A version of this was previously published in The Times Ireland Edition 6th June 2016
Supposing one had to conjure up an ideal candidate to bridge the divide between the British and their continental partners. For a start, such a candidate must speak English well, grasping all the nuances such as when a Brit says “that’s an interesting idea” they mean “there is not a hope in hell we’re agreeing to that”.
Secondly, the ideal candidate must have a grasp of British society and culture and the realisation that the British grasp of European history, for many, struggles to get beyond “Where Eagles Dare” and the girls from “’Allo ‘Allo”.
Thirdly, that country must understand the EU and the way around a CAP application form.
Fourthly, they must be trusted by the rest of the EU as a country that believes in the concept, or at least is willing to pretend it does and doesn’t get all snarky when the Germans start crying during Ode to Joy.
Finally, the ideal candidate must believe in both sides coming away from the table with enough in their back pocket to be able to go home and brag that they rogered the other guy good, in the traditional European manner.
You can see where I’m going here. We’re the guy. We’re the country that stayed in the euro, survived an almighty kick to our economic unmentionables but still didn’t go all Greek. We’re the poster boy for Angela. But also the Brits know, despite our history, that we’re not ideologues about the great European project. We’re about what works.
The problem is that we don’t have a plan, and that’s always been our problem. We react. We panic about CAP, abortion, neutrality and the tax opt-out and let the others think about the big picture: what sort of Europe we want in twenty or thirty years.
What’s the Ireland Plan?
We need a plan which addresses some of the British worries but also the concerns of the rest of the EU. We have friends in every capital, and we also recognise that the British do raise genuine concerns but are so cack-handed about it that they can’t build a consensus on it. We can.
We’ll call it the Dublin Declaration. A short, legally binding statement of principles, not much longer than this article, signed by all Europe’s leaders and sent to every household in Europe. In language that Citizen Sean in Galway or Citizen Maria in Malta can read and understand. A clear declaration about what the EU is for, and possibly more importantly, what it’s not for.
Every member state will have a few pet demands it’ll want in the text, but here are a few we could push for, and why:
The member states recognise that the European Union is a community of sovereign democratic nations, and that some may wish to integrate to different degrees from others. The EU will respect the sovereign right of each nation to determine its own level of integration. Let’s shout that reality from the rooftops.
No new country may join the European Union without the consent of all existing member states. Sorry Turkey: it isn’t happening any day soon. We just can’t get it past the voters, and you know, they own the place.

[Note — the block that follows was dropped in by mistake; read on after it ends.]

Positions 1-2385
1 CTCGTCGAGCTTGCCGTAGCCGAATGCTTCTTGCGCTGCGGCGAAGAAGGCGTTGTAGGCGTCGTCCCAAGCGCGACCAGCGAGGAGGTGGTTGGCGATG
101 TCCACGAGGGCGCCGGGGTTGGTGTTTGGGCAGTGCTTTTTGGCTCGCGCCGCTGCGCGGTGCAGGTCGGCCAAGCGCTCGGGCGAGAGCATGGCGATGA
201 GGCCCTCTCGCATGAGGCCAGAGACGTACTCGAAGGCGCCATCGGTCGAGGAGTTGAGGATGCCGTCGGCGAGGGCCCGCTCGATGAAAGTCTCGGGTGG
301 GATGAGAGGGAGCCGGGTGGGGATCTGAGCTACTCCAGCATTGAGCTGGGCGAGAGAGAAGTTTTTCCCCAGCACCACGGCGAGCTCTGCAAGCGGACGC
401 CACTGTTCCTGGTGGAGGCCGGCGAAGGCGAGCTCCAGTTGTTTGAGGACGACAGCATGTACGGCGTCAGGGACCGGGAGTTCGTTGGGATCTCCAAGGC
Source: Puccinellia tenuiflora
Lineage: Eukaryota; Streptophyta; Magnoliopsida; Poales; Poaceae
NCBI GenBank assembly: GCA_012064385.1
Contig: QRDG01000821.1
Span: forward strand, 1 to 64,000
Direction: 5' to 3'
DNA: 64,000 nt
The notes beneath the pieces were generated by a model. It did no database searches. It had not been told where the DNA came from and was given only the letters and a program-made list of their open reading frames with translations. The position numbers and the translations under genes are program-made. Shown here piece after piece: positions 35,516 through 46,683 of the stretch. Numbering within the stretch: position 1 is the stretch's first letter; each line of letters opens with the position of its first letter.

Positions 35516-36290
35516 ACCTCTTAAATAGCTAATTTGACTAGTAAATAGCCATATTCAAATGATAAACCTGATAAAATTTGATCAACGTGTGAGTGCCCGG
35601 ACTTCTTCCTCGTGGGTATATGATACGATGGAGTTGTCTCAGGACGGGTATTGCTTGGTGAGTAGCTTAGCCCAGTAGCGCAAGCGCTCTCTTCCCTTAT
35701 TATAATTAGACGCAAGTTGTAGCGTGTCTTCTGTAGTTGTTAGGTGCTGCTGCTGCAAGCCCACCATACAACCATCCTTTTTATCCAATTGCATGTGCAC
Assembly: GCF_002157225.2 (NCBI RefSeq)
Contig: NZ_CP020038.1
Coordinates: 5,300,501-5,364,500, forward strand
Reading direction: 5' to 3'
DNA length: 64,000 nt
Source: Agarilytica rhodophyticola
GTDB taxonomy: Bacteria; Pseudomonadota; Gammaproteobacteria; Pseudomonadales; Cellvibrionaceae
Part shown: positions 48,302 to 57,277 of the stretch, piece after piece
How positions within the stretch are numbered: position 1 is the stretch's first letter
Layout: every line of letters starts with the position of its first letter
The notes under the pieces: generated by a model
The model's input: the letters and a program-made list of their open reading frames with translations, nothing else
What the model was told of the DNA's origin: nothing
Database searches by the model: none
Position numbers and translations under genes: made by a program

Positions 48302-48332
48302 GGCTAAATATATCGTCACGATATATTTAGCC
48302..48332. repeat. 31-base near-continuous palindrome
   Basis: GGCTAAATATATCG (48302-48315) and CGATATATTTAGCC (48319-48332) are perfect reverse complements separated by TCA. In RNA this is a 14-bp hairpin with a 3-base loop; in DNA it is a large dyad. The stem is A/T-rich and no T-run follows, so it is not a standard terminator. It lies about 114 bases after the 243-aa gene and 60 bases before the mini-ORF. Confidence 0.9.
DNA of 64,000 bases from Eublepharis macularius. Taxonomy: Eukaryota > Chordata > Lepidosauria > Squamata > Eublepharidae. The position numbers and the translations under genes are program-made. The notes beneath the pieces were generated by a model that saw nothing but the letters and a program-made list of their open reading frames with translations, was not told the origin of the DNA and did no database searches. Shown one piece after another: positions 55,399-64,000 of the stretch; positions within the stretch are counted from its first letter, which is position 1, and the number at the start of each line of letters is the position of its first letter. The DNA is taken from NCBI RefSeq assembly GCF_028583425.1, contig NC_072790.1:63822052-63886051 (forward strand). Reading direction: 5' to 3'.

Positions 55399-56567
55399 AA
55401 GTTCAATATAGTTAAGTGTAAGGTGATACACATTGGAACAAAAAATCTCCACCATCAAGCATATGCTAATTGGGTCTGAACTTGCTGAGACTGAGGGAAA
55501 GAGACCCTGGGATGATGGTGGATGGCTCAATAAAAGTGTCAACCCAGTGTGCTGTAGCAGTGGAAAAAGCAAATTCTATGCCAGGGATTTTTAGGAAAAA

Whereas some member states may wish to cooperate on defence issues, no member state or its armed or security forces shall be forced to participate. The European Union shall not have the power to introduce conscription. As if it even could. It can’t even ensure bananas are straight.
The European Council, voting by a majority of both member states and population, may overturn any ruling of the European Court of Justice. This would be a biggie: recognising that the ECJ is a servant of the elected governments of Europe, not the other way around.
A majority of national parliaments representing a majority of the population of the EU may vote to suspend or abolish any existing EU directive or regulation, or block any proposed one. This would be another big deal, recognising that the EU is not all heading in one direction. Power can be taken from Brussels too.
Any European Union citizen may renounce their EU citizenship, and all the rights attached to it. Let ordinary Europeans strip themselves of EU rights, with a single signature. It’ll greatly focus the mind. And make UKIP MEPs swap their seats for a UK Only passport. Snigger.
Finally, no member state shall be forced to accept refugees without its consent. Currently the law, but there’s no harm reminding people.
As it happens, many of these are already EU law, or a variation of, buried in the treaties. But a blunt reminder to every European on these issues would not do any harm. In addition, giving such powers to national parliaments would be a clear recognition of the fact that most Europeans, even those who support the EU, still see it as a bloc of sovereign nations.
At its heart, such a declaration would have a core message: Brussels works for us, not vice versa, and when we snap our fingers, Brussels should be politely asking how high we’d like it to jump.
That’s a message I suspect would resound across the union, and not just in eurosceptic Britain.